Traditional Persian Foods
When I look back at my life I would never thought nor imagined that at some point revealing that I am Persian Armenian. Growing up in the 80's in a Anglo community in Sydney was a challenge. There were just a mere handful of immigrants at our primary school. As I got older thanks to media it made it even harder to be open about my birth country and heritage.
It wasn't until I had children that I became open about where I am from and then even more so when Roar Living was born. It is because of my background that Roar Cordials exists.
When my husband requested Persian Kebob for his birthday celebration I was gleaming with excitement.
I recall the very first time Matthew came to our family home over 15 years ago for dinner. He walked into the dining room and asked if there were more people joining us? No, this is our every day table. Usually a hero dish, lots of sides and accompaniments. Always consideration to those who are vegetarian and vegan. Every meal there will be a selection of homemade fermented veggies as well as a bowl full of homegrown assorted mixed herbs. Anyone who has dined at a Persian Restaurant or middle eastern will know that a plate of mixed pickles and herbs is placed on table.
This is the entire spread excluding adult treats and birthday cake. Preparations started Tuesday.
I will share a few recipes which I know are easy for you to try. A separate blog for the salads and adults treats though.
My childhood weekends being at our relatives house is what I recall. Most often walking into their homes mouth watering already from the smell of rice cooking. Women huddled around the soul of house, the kitchen, helping and chatting whilst men outside discussing their veggie gardens how much of what has grown, what ferments they have made, who they spoke to when they booked that international call with telecom, all the while kebobs were being turned on the middle eastern coal bbq.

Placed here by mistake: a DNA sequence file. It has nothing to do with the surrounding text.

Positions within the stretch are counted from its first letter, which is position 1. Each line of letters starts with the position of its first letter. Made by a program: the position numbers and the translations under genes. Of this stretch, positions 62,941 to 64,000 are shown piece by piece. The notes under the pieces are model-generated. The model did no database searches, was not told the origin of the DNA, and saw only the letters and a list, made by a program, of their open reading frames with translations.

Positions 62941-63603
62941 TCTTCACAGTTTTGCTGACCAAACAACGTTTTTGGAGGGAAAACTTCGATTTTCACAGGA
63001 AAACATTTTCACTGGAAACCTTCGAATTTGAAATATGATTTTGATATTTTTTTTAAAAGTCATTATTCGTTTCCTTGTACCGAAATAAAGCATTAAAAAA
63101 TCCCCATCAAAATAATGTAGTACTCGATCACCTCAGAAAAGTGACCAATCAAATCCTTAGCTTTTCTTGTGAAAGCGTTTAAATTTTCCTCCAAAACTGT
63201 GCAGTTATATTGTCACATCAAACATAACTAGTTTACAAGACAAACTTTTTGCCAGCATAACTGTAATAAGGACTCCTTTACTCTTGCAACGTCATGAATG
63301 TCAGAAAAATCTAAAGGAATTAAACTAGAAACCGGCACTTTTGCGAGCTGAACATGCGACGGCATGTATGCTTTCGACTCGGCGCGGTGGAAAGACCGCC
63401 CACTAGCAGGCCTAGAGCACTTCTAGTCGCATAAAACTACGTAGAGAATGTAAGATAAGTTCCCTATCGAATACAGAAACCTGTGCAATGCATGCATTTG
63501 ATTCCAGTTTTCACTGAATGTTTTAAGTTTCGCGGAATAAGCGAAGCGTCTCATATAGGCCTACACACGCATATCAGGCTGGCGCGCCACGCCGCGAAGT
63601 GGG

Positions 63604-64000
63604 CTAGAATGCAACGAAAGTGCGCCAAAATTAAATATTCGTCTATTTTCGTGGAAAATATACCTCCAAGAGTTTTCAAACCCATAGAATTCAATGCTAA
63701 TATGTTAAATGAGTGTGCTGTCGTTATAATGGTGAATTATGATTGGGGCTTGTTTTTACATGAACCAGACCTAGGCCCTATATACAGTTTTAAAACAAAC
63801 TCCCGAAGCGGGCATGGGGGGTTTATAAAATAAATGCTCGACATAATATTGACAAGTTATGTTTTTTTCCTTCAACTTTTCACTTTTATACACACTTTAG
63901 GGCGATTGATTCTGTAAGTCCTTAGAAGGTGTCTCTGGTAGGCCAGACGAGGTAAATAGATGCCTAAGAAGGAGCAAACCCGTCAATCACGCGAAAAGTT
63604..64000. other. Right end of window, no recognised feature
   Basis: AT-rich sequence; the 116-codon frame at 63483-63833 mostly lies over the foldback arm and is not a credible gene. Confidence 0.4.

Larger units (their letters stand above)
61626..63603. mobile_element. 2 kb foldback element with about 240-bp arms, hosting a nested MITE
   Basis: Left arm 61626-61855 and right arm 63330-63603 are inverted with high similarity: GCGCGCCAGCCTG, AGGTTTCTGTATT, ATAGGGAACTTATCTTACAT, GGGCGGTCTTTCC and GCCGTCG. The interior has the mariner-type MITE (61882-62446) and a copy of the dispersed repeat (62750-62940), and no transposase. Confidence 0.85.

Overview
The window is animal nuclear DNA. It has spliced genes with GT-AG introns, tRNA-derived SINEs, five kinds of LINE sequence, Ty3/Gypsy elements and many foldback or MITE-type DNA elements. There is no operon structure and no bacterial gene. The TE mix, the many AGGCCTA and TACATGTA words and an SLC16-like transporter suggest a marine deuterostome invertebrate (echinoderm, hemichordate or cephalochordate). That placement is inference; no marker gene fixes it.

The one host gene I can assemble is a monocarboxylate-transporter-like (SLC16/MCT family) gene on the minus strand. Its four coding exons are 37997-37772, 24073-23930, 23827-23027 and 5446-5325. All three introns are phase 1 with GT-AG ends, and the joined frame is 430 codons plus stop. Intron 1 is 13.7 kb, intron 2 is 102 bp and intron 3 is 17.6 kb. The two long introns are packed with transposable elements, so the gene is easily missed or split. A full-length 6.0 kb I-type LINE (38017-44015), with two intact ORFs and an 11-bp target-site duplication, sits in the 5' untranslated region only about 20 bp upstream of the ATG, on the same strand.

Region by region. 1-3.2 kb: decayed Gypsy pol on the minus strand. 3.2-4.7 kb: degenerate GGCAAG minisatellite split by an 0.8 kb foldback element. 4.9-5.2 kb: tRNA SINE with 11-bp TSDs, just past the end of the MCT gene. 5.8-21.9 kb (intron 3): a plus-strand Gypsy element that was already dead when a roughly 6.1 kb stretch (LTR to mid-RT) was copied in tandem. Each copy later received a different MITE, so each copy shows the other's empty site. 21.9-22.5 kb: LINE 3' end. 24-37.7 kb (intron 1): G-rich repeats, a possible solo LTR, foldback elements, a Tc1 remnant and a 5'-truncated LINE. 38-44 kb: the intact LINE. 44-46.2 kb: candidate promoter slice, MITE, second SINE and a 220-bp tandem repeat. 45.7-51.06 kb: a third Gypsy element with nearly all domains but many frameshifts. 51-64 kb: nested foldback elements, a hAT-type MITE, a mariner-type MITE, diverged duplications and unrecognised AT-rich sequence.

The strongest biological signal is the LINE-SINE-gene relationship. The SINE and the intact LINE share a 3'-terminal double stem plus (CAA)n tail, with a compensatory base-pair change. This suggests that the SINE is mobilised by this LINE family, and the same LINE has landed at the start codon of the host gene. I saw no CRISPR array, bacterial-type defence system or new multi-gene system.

Here is a photo of my father, who I have learn't so much from. Chicken kebobs on the middle eastern bbq. Food is cooked over coals giving that delicious smokey flavour.
Quality key ingredients for hot dishes on my menu include Saffron Threads, Barberry, Black Eye Beans.
Saffron comes from the Crocus flower. It's the stigmas that are dried and used. Look at the details and presentation of the saffron tin. My father buys it for me in Sydney, excellent quality both in smell and taste. Deep shades of reds and orange awaiting to burst into yellow golden colour.
Barberry, ancient berry. Used as medicine, packed with benefits. Some restaurants may have a rice dish on menu, Shirin Polow which has nuts and citrus zest, Zereshk Polow barberry and saffron. Tart rubies of goodness.
Jewels dancing on fluffy rice. Full of exotic flavour.
This is Tahdik. Slices of potato or Lebanese Bread are placed on the bottom of the rice pot along with either ghee, or 1/2 1/2 butter/oil. The strained rice is placed on top of the bread or potato, cooked medium high to give you Tahdik. Once I took out the crispy Lebanese bread I used kitchen scissors to cut into portions.
Much consideration is given to those who are vegan or vegetarian there is always ample selection. We show respect and highest regard to everyone who has gathered around the table. No one leaves hungry. My mum is vegetarian, Matthews sister in-law vegan as are Matthews 3 nieces. When I menu plan I consider everyones needs.
Another traditional dish and very popular is the well known Khormeh Sabzi. If you ever see the word Sabzi know that it is a combination of herbs. One can make with or without an animal protein.
Assorted herbs, Coriander, Persian Leeks, Parsley and Fenugreek are picked, washed, dried, chopped then cooked slowly with the addition of a pulse. My family have always used Black Eye beans as opposed to Kidney Beans. Whole Dried Lime is cracked open and let to simmer.
I was in the kitchen most of the time so no photos of the kebobs, sorry. Chicken is marinated in lime or lemon juice with loads of onion over several days. On the day of the bbq, each piece is skewered then placed over the hot coals and cooked. This is how i was taught. Persian actually marinate their animal protein in yoghurt, saffron and lime or lemon juice.
Onto mezze platter and salads.